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  • Blog Post: Get Ready For C# 4.0!

    Visual Studio 2010 is here! And of course this means that C# 4.0 is also here. Let’s do a quick review of the new language features added in this release. Dynamic The dynamic keyword is a key feature of this release. It closes the gap between dynamic and statically-typed languages. Now you can...
  • Blog Post: What is the difference between “dynamic” and “object” keywords?

    Let’s take a quick look at the object keyword first. I’m not going to talk a lot about it because it’s been around since C# 1.0. This keyword is nothing more than a shortcut for System.Object , which is the root type in the C# class hierarchy. (However, as Eric Lippert pointed out in his blog post, not...
  • Blog Post: Dynamic in C# 4.0: Creating Wrappers with DynamicObject

    In the previous post I showed how you can use the new dynamic feature and the ExpandoObject class to add and remove properties at run time, and how this can make your code more readable and flexible than code written with LINQ to XML syntax. But there were some obvious flaws in that example: While...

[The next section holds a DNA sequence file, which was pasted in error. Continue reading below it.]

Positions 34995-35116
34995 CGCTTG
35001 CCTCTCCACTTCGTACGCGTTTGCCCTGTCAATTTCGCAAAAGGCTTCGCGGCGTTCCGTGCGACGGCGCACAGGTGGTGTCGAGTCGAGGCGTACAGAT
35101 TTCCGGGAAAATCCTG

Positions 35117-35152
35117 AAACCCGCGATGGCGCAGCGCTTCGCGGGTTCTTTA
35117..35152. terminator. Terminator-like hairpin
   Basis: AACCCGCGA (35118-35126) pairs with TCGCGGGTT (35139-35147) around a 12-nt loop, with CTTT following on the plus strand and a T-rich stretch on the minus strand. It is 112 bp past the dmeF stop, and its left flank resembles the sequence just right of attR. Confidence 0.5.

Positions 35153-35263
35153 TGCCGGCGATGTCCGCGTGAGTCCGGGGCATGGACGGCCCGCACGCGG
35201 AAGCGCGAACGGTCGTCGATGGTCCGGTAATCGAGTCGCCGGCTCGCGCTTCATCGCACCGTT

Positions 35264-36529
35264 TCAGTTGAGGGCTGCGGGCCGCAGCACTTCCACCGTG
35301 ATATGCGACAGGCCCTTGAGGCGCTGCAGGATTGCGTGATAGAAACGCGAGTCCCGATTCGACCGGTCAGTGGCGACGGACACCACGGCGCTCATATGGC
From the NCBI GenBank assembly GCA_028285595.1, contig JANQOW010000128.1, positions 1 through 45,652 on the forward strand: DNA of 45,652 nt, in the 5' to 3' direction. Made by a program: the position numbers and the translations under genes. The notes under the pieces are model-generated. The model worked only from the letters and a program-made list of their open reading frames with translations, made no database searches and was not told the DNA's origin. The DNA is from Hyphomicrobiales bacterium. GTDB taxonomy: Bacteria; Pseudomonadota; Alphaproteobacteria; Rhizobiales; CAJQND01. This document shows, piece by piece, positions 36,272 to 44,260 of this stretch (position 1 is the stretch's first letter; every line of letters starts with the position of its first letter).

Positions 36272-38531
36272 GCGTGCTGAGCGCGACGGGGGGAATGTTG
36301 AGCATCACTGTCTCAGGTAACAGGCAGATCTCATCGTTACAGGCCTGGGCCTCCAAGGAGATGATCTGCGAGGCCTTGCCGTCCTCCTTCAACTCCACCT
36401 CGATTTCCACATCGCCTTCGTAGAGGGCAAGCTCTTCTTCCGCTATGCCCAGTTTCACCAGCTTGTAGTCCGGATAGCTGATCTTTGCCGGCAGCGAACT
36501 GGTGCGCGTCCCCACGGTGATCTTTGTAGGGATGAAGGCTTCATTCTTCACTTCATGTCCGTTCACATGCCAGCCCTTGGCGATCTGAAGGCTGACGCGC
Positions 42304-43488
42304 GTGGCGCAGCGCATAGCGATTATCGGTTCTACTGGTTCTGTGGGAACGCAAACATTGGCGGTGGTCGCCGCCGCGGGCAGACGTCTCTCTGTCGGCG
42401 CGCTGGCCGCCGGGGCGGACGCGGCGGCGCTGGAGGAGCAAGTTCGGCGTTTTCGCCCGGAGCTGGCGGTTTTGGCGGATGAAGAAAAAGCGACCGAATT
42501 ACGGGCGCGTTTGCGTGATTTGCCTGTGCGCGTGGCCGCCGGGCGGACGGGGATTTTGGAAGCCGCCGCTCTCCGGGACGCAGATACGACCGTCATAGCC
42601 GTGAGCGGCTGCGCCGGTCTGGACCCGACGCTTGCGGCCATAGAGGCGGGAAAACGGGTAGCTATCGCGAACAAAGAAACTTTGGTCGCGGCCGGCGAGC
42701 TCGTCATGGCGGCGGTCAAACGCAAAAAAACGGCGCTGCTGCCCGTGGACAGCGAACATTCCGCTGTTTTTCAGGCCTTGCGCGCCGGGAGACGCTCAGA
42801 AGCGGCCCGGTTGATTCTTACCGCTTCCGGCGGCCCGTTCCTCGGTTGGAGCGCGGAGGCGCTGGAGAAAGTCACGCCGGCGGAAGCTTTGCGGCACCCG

• Blog Post: Dynamic in C# 4.0: Introducing the ExpandoObject

    You have probably already heard about the new dynamic feature in C# 4.0 and how it is used to support COM interop. If you haven't, I strongly recommend reading the following MSDN articles: Using Type dynamic and How to: Access Office Interop Objects by Using Visual C# 2010 Features . Well, where else...
  • Blog Post: Generating Dynamic Methods with Expression Trees in Visual Studio 2010

    Expression trees first appeared in Visual Studio 2008, where they were mainly used by LINQ providers. You can use expression trees to represent code in a tree-like format, where each node is an expression. You can also convert expression trees into compiled code and run it. This transformation enables...
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